Laos in the American Popular Imagination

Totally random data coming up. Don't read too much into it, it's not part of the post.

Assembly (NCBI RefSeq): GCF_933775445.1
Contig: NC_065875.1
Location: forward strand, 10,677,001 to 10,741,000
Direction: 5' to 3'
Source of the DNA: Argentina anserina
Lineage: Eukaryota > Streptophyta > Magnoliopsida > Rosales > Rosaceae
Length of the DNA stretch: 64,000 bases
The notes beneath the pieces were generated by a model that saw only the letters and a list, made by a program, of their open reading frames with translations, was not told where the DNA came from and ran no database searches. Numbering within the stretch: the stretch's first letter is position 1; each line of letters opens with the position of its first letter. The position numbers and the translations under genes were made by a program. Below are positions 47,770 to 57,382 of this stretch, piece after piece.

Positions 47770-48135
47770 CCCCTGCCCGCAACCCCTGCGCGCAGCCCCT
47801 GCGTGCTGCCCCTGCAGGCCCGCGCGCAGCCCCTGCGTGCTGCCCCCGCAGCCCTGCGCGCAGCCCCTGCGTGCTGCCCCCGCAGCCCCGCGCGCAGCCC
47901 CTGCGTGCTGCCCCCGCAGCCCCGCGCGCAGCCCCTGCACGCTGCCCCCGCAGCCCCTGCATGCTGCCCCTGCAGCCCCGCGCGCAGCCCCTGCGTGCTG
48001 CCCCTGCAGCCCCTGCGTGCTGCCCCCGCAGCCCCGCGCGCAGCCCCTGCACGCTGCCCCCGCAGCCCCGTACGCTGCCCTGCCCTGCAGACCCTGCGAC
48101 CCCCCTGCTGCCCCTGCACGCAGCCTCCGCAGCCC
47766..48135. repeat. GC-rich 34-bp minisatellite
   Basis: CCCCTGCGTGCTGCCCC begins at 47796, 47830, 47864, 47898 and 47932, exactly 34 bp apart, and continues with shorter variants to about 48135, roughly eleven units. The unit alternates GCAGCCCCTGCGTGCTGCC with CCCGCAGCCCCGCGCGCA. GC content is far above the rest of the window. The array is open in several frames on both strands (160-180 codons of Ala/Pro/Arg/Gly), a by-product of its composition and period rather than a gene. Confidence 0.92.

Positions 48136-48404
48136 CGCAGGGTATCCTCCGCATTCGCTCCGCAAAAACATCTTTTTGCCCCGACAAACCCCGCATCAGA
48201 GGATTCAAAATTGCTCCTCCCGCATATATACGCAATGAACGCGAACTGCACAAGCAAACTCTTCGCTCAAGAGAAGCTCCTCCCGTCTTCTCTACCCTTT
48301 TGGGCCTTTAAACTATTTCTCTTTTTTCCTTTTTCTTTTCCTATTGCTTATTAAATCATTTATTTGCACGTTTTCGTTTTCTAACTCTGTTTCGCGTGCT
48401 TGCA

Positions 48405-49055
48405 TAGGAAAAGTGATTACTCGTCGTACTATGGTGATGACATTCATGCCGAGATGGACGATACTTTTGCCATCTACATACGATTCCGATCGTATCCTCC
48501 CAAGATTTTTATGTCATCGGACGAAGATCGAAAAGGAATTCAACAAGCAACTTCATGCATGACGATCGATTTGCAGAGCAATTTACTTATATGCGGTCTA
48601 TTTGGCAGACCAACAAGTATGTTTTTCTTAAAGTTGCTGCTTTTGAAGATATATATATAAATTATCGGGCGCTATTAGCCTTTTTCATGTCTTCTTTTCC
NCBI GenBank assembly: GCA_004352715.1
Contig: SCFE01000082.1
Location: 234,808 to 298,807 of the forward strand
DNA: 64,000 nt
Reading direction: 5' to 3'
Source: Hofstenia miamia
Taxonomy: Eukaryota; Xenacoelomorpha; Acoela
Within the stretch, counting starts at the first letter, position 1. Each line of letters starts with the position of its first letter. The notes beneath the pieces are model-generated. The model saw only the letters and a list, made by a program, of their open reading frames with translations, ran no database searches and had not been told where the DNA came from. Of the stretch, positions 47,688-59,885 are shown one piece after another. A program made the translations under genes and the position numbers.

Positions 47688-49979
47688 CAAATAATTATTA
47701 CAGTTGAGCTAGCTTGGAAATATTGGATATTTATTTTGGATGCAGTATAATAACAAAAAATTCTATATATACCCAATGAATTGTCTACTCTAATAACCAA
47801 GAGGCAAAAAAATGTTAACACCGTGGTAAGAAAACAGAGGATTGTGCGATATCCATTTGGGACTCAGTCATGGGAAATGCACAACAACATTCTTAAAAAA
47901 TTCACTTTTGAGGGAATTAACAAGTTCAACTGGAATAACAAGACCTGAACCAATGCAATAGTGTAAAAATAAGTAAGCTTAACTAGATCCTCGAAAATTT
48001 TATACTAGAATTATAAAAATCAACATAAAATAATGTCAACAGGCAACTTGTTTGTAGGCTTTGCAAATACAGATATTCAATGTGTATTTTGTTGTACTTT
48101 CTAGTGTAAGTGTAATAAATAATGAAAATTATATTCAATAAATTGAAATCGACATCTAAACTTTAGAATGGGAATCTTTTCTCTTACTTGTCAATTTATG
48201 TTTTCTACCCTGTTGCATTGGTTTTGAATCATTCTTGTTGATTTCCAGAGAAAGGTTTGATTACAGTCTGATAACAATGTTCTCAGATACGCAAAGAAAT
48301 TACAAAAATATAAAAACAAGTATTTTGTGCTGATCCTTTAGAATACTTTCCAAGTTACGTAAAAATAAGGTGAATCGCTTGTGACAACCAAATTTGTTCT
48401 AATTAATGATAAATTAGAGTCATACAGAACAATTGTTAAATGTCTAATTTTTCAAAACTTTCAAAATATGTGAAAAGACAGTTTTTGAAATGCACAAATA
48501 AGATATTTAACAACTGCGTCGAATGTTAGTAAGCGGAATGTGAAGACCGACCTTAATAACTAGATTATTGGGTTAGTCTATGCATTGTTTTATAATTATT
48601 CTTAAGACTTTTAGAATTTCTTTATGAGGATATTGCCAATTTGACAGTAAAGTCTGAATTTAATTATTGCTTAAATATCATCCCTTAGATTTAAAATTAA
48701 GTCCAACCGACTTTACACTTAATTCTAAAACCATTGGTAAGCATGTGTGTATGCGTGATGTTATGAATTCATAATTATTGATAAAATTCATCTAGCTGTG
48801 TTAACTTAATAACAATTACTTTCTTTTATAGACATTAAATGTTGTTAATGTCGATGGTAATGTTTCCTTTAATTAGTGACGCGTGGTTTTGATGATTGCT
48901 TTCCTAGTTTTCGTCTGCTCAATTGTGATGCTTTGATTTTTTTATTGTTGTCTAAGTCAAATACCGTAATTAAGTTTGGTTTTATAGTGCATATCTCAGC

This chapter discusses the conventional wisdom about Laos in midcentury United States. In his New York Herald Tribune editorial in May 1962, Warren Rogers depicted the Lao as carefree and passive, paid them backhanded compliment of acknowledging their friendliness, underscored the exasperation of U.S. military advisers, refused to give the Pathet Lao credit for battlefield successes, and blamed America’s difficulties in Laos’s principal religion. Nearly all of the English-language commentary on Laos published between the two Geneva Conferences—1954 and 1961–1962—made these points, although authors differed in terms of what they chose to emphasize and occasionally came up with a novel argument. For the most part, however, Rogers’s piece has been the only source of information available to Americans seeking to follow events in Laos.
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